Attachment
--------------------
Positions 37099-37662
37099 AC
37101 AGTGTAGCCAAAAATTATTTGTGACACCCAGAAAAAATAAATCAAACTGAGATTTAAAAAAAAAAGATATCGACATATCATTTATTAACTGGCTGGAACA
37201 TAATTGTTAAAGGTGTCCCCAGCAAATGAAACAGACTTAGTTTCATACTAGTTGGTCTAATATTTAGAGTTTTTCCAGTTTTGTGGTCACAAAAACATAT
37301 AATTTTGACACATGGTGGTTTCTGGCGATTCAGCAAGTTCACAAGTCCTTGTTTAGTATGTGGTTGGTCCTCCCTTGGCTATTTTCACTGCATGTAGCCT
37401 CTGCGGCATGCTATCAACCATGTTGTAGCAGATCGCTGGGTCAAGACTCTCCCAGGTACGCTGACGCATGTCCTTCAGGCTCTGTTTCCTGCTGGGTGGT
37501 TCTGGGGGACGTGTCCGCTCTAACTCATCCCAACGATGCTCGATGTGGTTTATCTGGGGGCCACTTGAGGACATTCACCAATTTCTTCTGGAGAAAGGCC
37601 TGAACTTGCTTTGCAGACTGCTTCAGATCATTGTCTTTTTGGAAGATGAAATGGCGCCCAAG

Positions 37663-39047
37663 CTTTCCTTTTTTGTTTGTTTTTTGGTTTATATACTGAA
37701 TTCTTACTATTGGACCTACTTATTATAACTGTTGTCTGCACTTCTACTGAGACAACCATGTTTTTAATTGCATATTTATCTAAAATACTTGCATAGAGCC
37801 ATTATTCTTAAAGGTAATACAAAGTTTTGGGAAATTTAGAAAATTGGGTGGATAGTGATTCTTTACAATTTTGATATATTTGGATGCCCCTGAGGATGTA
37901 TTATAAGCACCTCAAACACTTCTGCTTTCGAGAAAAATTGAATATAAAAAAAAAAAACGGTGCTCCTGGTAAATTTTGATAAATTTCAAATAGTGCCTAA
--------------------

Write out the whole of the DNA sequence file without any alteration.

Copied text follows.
Positions 37099-37662
37099 AC
37101 AGTGTAGCCAAAAATTATTTGTGACACCCAGAAAAAATAAATCAAACTGAGATTTAAAAAAAAAAGATATCGACATATCATTTATTAACTGGCTGGAACA
37201 TAATTGTTAAAGGTGTCCCCAGCAAATGAAACAGACTTAGTTTCATACTAGTTGGTCTAATATTTAGAGTTTTTCCAGTTTTGTGGTCACAAAAACATAT
37301 AATTTTGACACATGGTGGTTTCTGGCGATTCAGCAAGTTCACAAGTCCTTGTTTAGTATGTGGTTGGTCCTCCCTTGGCTATTTTCACTGCATGTAGCCT
37401 CTGCGGCATGCTATCAACCATGTTGTAGCAGATCGCTGGGTCAAGACTCTCCCAGGTACGCTGACGCATGTCCTTCAGGCTCTGTTTCCTGCTGGGTGGT
37501 TCTGGGGGACGTGTCCGCTCTAACTCATCCCAACGATGCTCGATGTGGTTTATCTGGGGGCCACTTGAGGACATTCACCAATTTCTTCTGGAGAAAGGCC
37601 TGAACTTGCTTTGCAGACTGCTTCAGATCATTGTCTTTTTGGAAGATGAAATGGCGCCCAAG

Positions 37663-39047
37663 CTTTCCTTTTTTGTTTGTTTTTTGGTTTATATACTGAA
37701 TTCTTACTATTGGACCTACTTATTATAACTGTTGTCTGCACTTCTACTGAGACAACCATGTTTTTAATTGCATATTTATCTAAAATACTTGCATAGAGCC
37801 ATTATTCTTAAAGGTAATACAAAGTTTTGGGAAATTTAGAAAATTGGGTGGATAGTGATTCTTTACAATTTTGATATATTTGGATGCCCCTGAGGATGTA
37901 TTATAAGCACCTCAAACACTTCTGCTTTCGAGAAAAATTGAATATAAAAAAAAAAAACGGTGCTCCTGGTAAATTTTGATAAATTTCAAATAGTGCCTAA